Period Problems: 4 Common Menstrual Issues for Young Women
Oct 09, 2020
A girl’s period can add a new challenge to the already-difficult teenage years. There are many common problems or aggravations that can occur with periods, which typically occur monthly and last six or seven days. Some of these issues can be typical, but others may need to be evaluated by a healthcare professional.
Irregular periods can be worrisome and inconvenient, but it is common to have irregular bleeding in the first two years following the start of menstruation; for example, a young woman may have two periods in one month or could sometimes go four months or more without getting another period.
The menstrual cycle is complex: hormones are made in the brain and must talk to the ovaries, which then talk to the uterus. As the body adjusts to all of these processes working together, periods should become more regular. It is important to see a doctor if periods are extremely irregular or occur more than three months apart.
Some periods are heavier than others, but if they become too heavy, they can they impact quality of life or even lead to anemia. Anemia is a condition associated with iron deficiency in which there is a low blood count. Anemia can lead to feeling tired all the time, difficulties with physical activity, lightheadedness and dizziness, and potentially, fainting. Blood work is often recommended when someone has heavy menstrual bleeding.
Red flags for menstrual bleeding that can cause anemia are:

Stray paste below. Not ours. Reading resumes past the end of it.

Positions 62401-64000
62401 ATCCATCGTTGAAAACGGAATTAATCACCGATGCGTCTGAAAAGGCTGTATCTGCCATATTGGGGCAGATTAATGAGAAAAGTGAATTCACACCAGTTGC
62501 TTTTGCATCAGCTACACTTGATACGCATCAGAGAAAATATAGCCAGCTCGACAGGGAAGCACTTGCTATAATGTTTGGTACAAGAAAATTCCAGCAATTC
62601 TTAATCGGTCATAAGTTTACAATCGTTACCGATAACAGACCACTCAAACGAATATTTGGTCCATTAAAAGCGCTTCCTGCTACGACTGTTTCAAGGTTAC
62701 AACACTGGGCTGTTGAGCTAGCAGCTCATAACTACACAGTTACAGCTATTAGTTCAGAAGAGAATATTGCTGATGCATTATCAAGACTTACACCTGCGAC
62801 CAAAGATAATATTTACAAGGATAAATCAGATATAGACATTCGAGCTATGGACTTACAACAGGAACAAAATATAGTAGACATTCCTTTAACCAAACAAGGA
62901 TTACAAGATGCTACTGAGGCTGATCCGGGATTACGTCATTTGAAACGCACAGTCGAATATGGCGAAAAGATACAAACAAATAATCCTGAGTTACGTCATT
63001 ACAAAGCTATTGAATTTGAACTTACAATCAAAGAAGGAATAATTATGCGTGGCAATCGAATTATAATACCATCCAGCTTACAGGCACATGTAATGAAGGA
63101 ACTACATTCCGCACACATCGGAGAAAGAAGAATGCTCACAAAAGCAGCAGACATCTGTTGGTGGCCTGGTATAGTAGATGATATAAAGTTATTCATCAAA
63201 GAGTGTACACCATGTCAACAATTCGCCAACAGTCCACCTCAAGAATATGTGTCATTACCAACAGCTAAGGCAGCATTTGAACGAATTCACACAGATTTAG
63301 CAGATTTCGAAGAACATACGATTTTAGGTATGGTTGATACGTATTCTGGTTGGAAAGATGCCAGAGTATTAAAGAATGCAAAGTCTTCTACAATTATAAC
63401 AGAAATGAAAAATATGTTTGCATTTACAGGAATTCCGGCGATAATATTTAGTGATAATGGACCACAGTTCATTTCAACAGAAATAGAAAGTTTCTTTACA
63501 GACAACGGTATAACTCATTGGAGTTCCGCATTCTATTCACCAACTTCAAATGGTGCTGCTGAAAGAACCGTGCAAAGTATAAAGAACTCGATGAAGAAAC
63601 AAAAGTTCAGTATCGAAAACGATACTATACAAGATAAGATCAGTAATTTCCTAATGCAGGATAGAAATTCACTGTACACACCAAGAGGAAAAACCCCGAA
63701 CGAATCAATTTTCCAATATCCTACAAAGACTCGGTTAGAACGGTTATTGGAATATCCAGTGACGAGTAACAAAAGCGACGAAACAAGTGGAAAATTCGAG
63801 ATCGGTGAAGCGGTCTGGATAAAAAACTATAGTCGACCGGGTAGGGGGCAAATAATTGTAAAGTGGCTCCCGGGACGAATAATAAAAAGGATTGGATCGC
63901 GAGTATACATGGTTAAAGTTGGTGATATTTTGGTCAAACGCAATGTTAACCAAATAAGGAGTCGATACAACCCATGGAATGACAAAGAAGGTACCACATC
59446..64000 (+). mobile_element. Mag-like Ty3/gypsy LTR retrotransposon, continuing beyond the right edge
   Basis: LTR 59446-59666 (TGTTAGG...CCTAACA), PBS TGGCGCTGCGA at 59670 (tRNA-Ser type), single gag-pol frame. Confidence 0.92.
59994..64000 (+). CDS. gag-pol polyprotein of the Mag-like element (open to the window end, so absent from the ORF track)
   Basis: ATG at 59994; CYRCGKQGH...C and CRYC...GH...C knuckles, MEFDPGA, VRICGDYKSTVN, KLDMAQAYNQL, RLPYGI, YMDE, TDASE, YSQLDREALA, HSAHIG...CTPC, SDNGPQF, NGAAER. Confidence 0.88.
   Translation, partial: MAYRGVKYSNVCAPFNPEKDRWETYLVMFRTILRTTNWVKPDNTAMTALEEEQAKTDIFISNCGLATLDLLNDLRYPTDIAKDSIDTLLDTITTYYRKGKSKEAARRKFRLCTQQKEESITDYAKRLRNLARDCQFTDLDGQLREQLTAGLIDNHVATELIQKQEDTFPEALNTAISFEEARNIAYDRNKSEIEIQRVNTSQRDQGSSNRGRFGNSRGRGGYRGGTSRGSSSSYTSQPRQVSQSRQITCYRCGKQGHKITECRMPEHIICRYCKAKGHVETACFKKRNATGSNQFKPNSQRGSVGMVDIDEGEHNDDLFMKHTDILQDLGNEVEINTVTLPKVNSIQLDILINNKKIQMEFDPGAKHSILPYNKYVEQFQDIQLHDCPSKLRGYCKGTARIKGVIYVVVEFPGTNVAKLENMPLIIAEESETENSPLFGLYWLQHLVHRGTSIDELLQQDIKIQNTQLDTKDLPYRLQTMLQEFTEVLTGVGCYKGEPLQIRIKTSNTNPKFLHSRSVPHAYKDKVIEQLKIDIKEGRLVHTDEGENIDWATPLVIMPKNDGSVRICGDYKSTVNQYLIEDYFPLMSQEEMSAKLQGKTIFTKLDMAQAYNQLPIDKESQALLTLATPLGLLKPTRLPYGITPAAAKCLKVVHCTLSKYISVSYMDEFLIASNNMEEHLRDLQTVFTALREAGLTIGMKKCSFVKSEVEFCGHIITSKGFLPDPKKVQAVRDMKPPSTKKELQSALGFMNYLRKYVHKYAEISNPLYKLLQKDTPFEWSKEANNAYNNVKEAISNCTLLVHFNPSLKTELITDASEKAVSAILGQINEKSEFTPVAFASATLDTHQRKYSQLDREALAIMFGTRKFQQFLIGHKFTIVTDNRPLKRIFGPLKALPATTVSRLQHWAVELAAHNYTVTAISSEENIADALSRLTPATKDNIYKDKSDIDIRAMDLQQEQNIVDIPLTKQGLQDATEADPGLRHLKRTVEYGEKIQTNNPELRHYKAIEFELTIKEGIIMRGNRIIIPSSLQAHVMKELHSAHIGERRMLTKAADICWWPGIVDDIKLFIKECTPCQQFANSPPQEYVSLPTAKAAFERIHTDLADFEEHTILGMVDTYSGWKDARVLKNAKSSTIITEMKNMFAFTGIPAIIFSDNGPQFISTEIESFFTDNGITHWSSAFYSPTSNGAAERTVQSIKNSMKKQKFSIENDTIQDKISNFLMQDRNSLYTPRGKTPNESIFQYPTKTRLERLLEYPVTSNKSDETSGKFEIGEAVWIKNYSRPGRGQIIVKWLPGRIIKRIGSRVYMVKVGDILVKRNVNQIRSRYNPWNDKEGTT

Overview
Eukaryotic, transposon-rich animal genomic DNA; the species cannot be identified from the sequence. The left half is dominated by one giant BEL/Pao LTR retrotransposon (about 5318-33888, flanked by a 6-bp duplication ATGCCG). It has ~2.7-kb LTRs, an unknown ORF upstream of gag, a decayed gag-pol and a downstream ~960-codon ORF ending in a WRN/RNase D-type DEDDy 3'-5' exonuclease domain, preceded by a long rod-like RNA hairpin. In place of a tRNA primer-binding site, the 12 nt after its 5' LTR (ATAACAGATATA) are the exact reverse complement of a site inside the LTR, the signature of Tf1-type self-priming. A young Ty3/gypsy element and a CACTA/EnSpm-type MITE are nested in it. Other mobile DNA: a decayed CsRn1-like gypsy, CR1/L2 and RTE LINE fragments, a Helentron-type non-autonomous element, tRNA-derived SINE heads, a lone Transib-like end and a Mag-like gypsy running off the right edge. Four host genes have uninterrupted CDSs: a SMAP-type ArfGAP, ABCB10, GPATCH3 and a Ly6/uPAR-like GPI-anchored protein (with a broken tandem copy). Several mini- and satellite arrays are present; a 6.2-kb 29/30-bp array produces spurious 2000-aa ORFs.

Flow lasting greater than eight days
Soaking through a pad or tampon within one hour
Soaking through bedding at night
Clots bigger than one centimeter
Painful periods are one of the most common reasons that girls see their healthcare provider. Prostaglandin is released during menstruation and is a hormone that can cause painful uterine contractions, leading to cramps. Heating pads and over the counter pain medications (such as medications containing ibuprofen or naproxen) can help lessen the cramping, as can light movement such as yoga. Girls should talk to a health care provider if cramps are so distressing that everyday life is affected.
Many teenagers experience acne. The hormones that are involved in the menstrual cycle can contribute to acne as well, resulting in breakouts that become worse during periods. Sometimes birth control pills are used to treat acne.
Problems during the menstrual cycle can impact a young woman’s quality of life and self-esteem, causing her to miss school, work, or other activities. The good news is that there are many treatment options available to help.
For more information, or to schedule an appointment with an Adolescent Medicine Specialist at Nationwide Children’s Hospital, call (614) 722-2000.
Hunter Wernick, DO attended medical school at Philadelphia College of Osteopathic Medicine and completed her residency at Jefferson/Nemours A.I duPont Hospital for Children. She is currently an Adolescent Medicine fellow at Nationwide Children's Hospital.
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